17 June – 3 July 2016
Paper Mountain ARI, Perth
Lines that Define: the exploration of subjectivity and perspective by artists Olga Cironis and Mel Dare.
Inspired by their personal narratives and migrant cultural contexts, Cironis and Dare produce socially-charged yet personal 3D and flatline works respectively. While their difference in form and personal narrative result in distinct, contrasting pieces, Lines That Define produces a synergic dialogue that encompasses contemporary social issues including cultural identity and globalisation, gender politics, and environmental change.
The result is an exhibition that encourages viewers to be aware of their own personal narratives and immerse themselves in the conversation on the social issues around us.
How long is a line?
By Ric Spencer
A piece of string is twice as long as it is from one end to the middle – the equation reads as such: 2 (L/2) where L = length. Theoretically then a line is also twice as long as it’s half, a string being a physical manifestation of a line.
A life then, as another manifestation of a line between two marked points, is also twice as long as it’s half – but things start to get more complicated when we try to locate points along that line called life and then try to measure between these. This will to negotiate backwards through various points of our lives is something we define as memory – a skill which at once isolates, congeals and elucidates on these points, thereby measuring not through length but through experience. Experiences are a measure of any life, experiences create memories and memories build lives, build families, societies and cultures; memories are stories told from which others gain insight into our lives.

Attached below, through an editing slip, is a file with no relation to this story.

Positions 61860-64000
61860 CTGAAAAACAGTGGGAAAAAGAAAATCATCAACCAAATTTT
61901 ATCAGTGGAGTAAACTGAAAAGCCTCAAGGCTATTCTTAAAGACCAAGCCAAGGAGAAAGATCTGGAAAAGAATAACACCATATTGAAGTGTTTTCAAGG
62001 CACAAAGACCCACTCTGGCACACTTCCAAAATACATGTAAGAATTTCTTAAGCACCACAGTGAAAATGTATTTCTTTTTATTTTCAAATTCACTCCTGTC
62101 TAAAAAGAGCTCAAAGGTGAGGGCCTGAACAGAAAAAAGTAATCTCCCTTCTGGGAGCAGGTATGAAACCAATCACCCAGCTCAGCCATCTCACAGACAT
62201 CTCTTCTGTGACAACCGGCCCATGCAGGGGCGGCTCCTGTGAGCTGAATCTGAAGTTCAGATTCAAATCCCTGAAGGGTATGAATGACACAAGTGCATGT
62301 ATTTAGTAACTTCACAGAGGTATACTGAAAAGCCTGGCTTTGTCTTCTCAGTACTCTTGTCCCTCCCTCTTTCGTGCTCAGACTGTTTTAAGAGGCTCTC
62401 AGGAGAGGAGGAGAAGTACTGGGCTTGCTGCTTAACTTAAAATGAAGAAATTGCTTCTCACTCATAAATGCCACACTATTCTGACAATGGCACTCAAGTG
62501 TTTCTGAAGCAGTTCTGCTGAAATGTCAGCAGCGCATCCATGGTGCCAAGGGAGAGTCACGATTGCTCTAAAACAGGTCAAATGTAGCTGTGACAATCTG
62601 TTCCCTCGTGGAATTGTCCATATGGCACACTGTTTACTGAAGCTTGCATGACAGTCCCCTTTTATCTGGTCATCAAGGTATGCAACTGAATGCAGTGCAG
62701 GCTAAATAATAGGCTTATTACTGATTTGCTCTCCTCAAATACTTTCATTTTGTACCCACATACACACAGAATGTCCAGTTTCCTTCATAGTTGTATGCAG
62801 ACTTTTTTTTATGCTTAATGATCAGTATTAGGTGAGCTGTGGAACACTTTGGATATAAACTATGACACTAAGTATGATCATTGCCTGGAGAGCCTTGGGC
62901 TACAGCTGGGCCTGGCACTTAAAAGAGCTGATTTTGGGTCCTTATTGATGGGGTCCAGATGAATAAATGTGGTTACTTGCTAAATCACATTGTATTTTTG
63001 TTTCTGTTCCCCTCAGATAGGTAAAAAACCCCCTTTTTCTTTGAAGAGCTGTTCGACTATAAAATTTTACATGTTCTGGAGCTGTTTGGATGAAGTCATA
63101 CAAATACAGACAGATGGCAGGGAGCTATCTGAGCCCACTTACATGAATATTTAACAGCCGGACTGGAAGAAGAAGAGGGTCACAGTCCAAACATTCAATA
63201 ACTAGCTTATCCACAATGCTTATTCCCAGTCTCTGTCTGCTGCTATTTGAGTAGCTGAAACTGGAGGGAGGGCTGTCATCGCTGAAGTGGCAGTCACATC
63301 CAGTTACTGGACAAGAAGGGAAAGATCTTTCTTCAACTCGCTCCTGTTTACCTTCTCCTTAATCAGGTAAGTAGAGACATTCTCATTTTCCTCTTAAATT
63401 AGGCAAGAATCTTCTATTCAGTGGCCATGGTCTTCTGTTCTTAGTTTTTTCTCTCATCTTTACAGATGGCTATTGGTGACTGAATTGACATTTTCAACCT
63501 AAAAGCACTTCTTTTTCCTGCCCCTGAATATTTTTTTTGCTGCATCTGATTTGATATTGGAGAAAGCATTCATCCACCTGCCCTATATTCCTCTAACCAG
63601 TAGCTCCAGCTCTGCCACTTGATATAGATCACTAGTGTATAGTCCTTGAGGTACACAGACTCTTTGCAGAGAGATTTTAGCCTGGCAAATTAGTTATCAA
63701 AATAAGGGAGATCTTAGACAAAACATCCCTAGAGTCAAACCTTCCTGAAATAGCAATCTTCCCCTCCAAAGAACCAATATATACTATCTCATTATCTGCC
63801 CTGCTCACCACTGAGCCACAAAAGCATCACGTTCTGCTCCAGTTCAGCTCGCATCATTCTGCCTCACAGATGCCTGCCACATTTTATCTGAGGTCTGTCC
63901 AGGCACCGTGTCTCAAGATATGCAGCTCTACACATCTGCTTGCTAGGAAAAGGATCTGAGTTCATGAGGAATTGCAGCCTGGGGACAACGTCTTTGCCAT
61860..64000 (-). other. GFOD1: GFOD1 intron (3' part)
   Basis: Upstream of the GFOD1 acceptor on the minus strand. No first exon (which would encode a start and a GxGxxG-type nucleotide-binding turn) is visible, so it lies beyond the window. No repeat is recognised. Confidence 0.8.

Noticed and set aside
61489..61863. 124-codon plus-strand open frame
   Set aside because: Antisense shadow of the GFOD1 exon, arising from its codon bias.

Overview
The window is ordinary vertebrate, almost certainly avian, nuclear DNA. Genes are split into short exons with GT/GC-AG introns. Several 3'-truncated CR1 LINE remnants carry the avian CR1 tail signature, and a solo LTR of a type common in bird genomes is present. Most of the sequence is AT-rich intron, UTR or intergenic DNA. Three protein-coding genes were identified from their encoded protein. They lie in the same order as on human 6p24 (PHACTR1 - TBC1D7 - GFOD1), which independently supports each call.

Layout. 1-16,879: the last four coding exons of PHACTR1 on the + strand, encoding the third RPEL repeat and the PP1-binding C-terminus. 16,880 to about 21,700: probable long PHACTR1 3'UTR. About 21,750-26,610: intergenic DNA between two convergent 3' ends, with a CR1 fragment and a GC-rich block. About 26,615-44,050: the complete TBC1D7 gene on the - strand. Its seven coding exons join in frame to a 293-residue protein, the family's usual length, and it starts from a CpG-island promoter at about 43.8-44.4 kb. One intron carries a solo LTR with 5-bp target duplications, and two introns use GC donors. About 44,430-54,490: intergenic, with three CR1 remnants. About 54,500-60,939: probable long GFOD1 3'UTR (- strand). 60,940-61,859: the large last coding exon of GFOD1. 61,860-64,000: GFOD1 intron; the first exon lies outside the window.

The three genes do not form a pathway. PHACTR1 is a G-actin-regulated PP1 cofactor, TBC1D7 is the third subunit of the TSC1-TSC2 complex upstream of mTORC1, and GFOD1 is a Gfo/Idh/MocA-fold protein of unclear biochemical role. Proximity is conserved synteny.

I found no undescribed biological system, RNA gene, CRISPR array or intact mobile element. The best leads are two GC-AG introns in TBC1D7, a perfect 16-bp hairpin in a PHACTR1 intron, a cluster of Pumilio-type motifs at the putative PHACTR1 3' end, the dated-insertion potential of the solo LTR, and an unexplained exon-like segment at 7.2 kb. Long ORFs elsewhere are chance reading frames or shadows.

From these stories values, ethics, law and principles of reason are born. When I look at Olga and Mel’s work I am reminded that experiences and their measure through memory are not universal but rather shift and shape through context. The stories they tell in their work respond to their own lives, and all that comes from this in terms of identity, displacement and belonging. The shifting, lucid nature of their use of material to me offers a reliable reflection on the unreliability of memory as a collective measure.
If memories (personal and cultural) create identity they also over time become less and less linear and more and more wave like, washing over our lives and descending into haze. I was reading, almost as a reflection of this, that the universe of space-time that we all live in is created in gravitational waves. Last year scientists at the Laser Interferometer Gravitational-Wave Observatory (LIGO), who had been looking for it for forty years, measured a gravitational wave that washed over the earth at the speed of light. The wave of gravity was created by two black holes colliding, two individual entities whose existence intersected to create matter, energy and ultimately us. Gravity is the curvature of space and time, gravitational waves are imprinted with information about their source – our source – the source which creates the space time fabric. I recently read a column in The Straits Times (Singapore) by Justin Ker which I think puts the relationship between this wave, us and memory beautifully: “The gravitational wave made all the masses on earth…(it is) perhaps an astrophysical form of memory, carrying information about the history of its formation, as it ripples across the universe. The gravitational waves prove that Einstein was right, and we live in a fabric known as space-time that is malleable and unreliable, like walking in a mist where the faces of wives, lovers and children fade in and out. The solidity of our existence, and the forward arrow of time that we experience, are false.”